Mental Health

Illustration: Dasser Kamran

Twenty-five per cent of Canadians between 35 and 54 are drinking more at home during pandemic from lack of regular schedule, stress, and boredom

The Canadian Centre on Substance Use and Addiction (CCSA) released an online anti-stigma resource for faculties at the University of Ottawa, Carleton University, and Algonquin College on Sept 30.

According to the CCSA’s findings in April, 25 per cent of Canadians between 35 and 54 are drinking more while at home during the COVID-19 pandemic from the lack of regular schedules, stress and boredom. These figures motivated the CCSA to create a program tailored towards handling increasing substance use in post-secondary students during the pandemic. 

The program, titled Stigma, Substances and Mental Health 101: An Educator’s Guide to Supporting Students, is the first time in Canada where universities and colleges will have access to an all-in-one online resource to increase awareness and understanding of mental health, addiction and the stigma surrounding them. 

“Currently, there’s increased stress and anxiety among students because of the disruption and uncertainty caused by the COVID-19 pandemic,” said Rita Notarandrea, chief executive officer of CCSA in the news release. “We expect these feelings to have an impact on students’ alcohol consumption, as well as use of other substances.”

“This resource will help give staff and educators the tools to offer support to students when and if they need it — support that they might not find otherwise.” 

Isabelle Mailloux-Pulkinghorn, manager of Media Relations for the  U of O, reiterated that the resource partnership which was spearheaded by the University’s health promotion specialist Sylvie Marko, and that the training is available for educators and support staff in regards to substance use and addictions. It also helps them to learn about their impact on student’s mental health at no cost to the University.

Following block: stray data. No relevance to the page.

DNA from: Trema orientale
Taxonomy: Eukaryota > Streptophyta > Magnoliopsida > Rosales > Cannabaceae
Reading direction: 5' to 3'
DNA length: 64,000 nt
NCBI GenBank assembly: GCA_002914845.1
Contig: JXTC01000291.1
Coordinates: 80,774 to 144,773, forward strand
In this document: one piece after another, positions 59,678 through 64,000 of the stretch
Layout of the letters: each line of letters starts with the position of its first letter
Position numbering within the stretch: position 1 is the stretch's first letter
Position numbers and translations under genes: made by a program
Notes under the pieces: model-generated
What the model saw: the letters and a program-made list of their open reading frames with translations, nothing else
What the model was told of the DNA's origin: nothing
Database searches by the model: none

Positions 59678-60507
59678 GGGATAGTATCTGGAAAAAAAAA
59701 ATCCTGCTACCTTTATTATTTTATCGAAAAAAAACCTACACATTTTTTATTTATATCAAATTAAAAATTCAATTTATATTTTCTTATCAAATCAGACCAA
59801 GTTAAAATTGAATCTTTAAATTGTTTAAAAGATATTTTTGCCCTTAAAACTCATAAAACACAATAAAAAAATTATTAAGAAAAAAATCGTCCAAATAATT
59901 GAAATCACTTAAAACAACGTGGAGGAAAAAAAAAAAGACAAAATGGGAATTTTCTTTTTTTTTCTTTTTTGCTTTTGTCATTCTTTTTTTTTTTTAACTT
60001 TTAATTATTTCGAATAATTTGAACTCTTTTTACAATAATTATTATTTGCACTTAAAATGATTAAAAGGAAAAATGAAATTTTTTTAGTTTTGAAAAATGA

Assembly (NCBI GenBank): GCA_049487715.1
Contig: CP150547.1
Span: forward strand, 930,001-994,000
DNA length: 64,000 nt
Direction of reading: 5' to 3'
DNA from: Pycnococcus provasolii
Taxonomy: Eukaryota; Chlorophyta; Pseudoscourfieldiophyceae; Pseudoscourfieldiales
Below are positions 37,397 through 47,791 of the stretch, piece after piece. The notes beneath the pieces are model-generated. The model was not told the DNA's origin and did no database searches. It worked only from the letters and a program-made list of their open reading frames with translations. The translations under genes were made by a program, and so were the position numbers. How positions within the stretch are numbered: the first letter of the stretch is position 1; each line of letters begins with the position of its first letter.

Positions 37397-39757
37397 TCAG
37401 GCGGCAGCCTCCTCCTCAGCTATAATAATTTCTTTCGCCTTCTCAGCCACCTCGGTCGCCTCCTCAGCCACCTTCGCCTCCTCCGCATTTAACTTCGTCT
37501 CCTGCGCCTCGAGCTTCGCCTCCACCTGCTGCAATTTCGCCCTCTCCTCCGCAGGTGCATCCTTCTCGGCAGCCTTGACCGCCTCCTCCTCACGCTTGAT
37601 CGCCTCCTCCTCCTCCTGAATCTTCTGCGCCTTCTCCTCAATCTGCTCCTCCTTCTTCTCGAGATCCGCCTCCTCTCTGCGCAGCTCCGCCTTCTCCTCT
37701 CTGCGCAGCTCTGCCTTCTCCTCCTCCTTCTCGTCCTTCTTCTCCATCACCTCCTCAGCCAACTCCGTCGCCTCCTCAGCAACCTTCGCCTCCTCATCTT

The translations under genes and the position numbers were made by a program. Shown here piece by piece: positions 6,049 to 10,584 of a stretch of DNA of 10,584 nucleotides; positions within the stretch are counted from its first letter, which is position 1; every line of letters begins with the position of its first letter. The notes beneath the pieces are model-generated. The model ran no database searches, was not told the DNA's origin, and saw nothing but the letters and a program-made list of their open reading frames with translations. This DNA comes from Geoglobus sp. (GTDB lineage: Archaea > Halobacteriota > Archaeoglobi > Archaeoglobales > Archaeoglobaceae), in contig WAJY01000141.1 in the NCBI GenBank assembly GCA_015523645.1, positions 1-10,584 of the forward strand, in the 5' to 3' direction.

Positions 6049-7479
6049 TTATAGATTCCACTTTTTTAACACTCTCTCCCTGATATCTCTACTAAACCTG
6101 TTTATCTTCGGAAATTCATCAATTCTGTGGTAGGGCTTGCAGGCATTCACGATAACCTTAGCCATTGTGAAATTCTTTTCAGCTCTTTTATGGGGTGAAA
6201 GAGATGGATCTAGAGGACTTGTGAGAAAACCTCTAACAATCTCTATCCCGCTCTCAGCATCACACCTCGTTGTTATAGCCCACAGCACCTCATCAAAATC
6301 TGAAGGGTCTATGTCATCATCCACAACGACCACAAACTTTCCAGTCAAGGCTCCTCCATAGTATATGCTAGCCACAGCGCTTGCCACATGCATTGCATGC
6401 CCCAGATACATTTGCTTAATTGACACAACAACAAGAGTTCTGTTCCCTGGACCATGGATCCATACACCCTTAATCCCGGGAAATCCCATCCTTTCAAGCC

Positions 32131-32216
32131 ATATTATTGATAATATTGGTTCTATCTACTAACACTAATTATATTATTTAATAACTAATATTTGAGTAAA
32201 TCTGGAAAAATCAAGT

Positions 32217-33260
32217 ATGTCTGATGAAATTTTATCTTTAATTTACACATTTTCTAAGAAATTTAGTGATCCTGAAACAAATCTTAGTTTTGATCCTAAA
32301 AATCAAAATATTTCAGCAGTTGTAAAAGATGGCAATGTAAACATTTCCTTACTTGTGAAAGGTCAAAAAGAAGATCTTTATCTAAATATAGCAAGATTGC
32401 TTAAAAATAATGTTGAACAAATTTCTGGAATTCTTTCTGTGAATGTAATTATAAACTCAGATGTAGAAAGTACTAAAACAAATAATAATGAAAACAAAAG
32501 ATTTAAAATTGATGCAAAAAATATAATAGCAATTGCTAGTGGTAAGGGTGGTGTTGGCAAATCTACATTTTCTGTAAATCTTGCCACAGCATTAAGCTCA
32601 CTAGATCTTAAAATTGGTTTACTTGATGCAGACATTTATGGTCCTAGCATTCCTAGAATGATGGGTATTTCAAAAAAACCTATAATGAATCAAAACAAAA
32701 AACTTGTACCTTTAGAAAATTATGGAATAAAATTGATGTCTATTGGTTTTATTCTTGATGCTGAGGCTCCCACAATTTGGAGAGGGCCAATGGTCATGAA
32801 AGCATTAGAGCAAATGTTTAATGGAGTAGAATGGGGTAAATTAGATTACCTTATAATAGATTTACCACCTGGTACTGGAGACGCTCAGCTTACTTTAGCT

The development of the four video modules features staff at the Royal Ottawa Mental Health Centre (ROMHC) and Ottawa Public Health to help equip post-secondary educators and staff.

“Substance use disorder is a health condition and it deserves to be treated like one,” said ROMHC’s vice-president of Innovation and Transformation, Dr. Kim Corace in the news release. “Unfortunately, it is often surrounded by judgment and shame. This stigma is one of the biggest barriers to achieving and maintaining recovery — we need to do something about that.” 

“It takes remarkable courage for someone to reach out and say I need help. This resource is a step towards ensuring that when a student reaches out, they will be met with the compassion, understanding and support they need.”

“Students who may be dealing with substance use issues need to be able to rely on faculty members and staff at their schools for support and understanding,” added Sue Walton, community relations representative for ROMHC.

“With this tool, we want to enable these individuals to eliminate stigma that may prevent students from reaching out, create a supportive environment, and help guide students towards the resources they need … and help students achieve and maintain wellness and coping skills that they can carry with them throughout the rest of their lives.”

Mental health on campus is an ongoing conversation as the U of O has often been criticized for its lack of services on campus and online. Within the last year, there have been at least five deaths from suicide from U of O students.

Dr. Kim Hellemans, professor and department chair of the Department of Neuroscience at Carleton University is also in the modules discussing health equity and bias, which have the potential to shape views on access to help. 

“This project is part of a larger conversation, which is why it’s called 101; it’s the introduction and just the beginning,” she said. “We hope that faculty and staff will choose to continue their learning on these issues as well as on other issues that impact their students.”

Babacar Faye, president of the University of Ottawa Student Union (UOSU) said formal training would benefit faculty members to be there for students.

“This training should be mandatory for faculty,” he said about the resource being voluntarily available on the website. “We are noticing a lot of professors and faculty ignore students or let things slide.”

Harpreet Grewal, collective impact advisor at CCSA and lead on this project said they have been working with many post-secondary institutions across the country. She said at this time it does not include the University of Saint Paul.